Overcoming Travel Fatigue
At first glance long-term travel may seem like the ultimate experience. You get to dictate your own schedule, activities and location and you have time to indulge in virtually any adventure you choose. For those who haven’t ventured off long term, travel fatigue might be difficult to fathom. On short trips it’s easy to schedule your time so you can see all the sights and take in as much as you possibly can. But what do you do when you lose the desire to see every tourist sight a country has to offer or if your budget limits the sights you can see?
When traveling long term it’s easy to find yourself stagnating and frustrated with your surroundings. For many people the lack of structure that comes with a traveling lifestyle breeds little motivation to learn and experience new things and they slip into a lazy and unproductive lifestyle. For me the biggest benefit of traveling long term is the endless free time it gives me to pursue my interests. Often the interests I spend time on are location-dependent like climbing in Thailand, but other times I can throw myself full force into an academic activity completely unrelated to my surroundings and structure a mini-lifestyle for myself around whatever my goals are for that interest.
While on Bali we had planned to spend three weeks doing a volunteer exchange. When we arrived to start work it quickly became clear that the situation wasn’t going to work out so we left. This left us with three weeks in Bali before our friends came to visit and virtually nothing to do. We had already done a cycle tour of the island and our budget limited our ability to go elsewhere for the short trip. Three months into tropical travel we both scoffed at the boring idea of holing up on some tropical beach and reading a few good books.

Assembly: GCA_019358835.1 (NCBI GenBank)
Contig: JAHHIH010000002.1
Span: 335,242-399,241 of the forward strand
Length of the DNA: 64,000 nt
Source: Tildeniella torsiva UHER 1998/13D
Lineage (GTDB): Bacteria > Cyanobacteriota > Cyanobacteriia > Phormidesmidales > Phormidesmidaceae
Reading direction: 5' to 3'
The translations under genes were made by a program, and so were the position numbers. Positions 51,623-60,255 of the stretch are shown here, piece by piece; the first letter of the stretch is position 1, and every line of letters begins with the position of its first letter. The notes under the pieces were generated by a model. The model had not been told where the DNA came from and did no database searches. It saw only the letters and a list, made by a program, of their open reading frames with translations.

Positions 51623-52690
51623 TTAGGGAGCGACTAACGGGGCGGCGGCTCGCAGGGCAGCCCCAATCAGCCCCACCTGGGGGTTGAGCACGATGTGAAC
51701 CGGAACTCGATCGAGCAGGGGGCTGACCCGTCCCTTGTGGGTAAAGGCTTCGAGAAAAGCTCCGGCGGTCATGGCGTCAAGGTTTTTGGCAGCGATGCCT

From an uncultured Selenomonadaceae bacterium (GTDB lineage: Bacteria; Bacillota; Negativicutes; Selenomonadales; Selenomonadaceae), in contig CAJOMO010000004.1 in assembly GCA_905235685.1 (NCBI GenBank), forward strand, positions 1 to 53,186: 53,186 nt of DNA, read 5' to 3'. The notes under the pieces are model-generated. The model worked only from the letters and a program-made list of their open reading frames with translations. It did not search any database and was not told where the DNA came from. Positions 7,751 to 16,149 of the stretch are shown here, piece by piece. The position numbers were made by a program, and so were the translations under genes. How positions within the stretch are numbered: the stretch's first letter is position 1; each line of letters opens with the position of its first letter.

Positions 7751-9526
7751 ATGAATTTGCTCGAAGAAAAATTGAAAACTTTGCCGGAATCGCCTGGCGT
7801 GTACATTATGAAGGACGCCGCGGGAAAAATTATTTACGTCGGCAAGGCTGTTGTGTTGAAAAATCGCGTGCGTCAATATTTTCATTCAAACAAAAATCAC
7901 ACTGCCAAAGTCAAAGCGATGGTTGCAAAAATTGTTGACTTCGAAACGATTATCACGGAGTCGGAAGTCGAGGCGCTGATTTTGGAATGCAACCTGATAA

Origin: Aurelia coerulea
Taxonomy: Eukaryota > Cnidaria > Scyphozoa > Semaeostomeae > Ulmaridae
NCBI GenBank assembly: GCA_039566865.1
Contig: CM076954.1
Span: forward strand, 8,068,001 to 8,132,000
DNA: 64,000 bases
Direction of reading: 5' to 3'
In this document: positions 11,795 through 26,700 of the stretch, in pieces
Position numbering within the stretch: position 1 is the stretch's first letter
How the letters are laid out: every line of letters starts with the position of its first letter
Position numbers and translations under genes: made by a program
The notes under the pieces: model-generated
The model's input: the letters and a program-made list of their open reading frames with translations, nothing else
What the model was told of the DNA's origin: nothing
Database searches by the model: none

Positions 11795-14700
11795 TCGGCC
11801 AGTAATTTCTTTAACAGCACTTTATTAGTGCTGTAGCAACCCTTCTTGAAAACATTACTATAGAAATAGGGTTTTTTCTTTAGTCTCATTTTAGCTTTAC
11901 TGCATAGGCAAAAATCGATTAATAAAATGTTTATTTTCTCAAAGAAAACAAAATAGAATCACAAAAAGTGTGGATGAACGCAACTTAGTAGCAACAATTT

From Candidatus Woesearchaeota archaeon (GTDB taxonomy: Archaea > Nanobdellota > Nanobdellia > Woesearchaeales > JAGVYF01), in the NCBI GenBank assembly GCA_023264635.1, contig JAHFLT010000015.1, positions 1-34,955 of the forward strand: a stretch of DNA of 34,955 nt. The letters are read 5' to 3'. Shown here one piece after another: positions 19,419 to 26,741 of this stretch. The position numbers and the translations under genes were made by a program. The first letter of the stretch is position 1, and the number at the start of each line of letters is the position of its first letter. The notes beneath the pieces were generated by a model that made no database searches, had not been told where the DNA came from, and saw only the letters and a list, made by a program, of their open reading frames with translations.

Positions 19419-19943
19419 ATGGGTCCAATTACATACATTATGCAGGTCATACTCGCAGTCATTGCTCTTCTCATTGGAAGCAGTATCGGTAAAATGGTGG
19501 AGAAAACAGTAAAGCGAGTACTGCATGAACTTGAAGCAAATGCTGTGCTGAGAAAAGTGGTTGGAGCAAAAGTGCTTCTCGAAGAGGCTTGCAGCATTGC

We sat down together and decided to brainstorm a constructive activity to undertake during our three week pause. When choosing what to focus on it is important to me that the activity is positive and allows a lifestyle that includes physical exercise. I suggested learning to surf and spending every day in the ocean, but Kyle was less interested. Knowing that we had friends in Ubud, we decided that would be the best place to stage our mini-life. What we arrived at was that we would do lots of yoga and spend several hours every day studying foreign languages. We were about to head to Europe for the summer and my French and Kyle’s Italian could definitely use the help.
Giving yourself a regimented schedule will help break up the down time and give you a sense of purpose for being there. In our case, our activities in Bali were pretty disconnected from local culture. If you can afford it, immersing yourself in classes typical of the culture will be a good way to connect with the place you’re in. Activities such as cooking, language, dance, and volunteering are all available in nearly every country. Engaging in something like this will help strengthen your connection with the place you’re in. It helps to foster a sense of community between you and the locals. You go from being a visiting traveler to a resident living and sharing daily experiences with those around you.
It’s really important to adjust your mindset and be flexible while living abroad. If you find yourself dissatisfied or stagnating, don’t let your expectations control your emotions. Recognizing that your expectations don’t hold any sway in practice will allow you to enjoy yourself more completely regardless of what you are doing. Most importantly remember why it is you left home in the first place and seize the world full of opportunities you have to better yourself and those around you.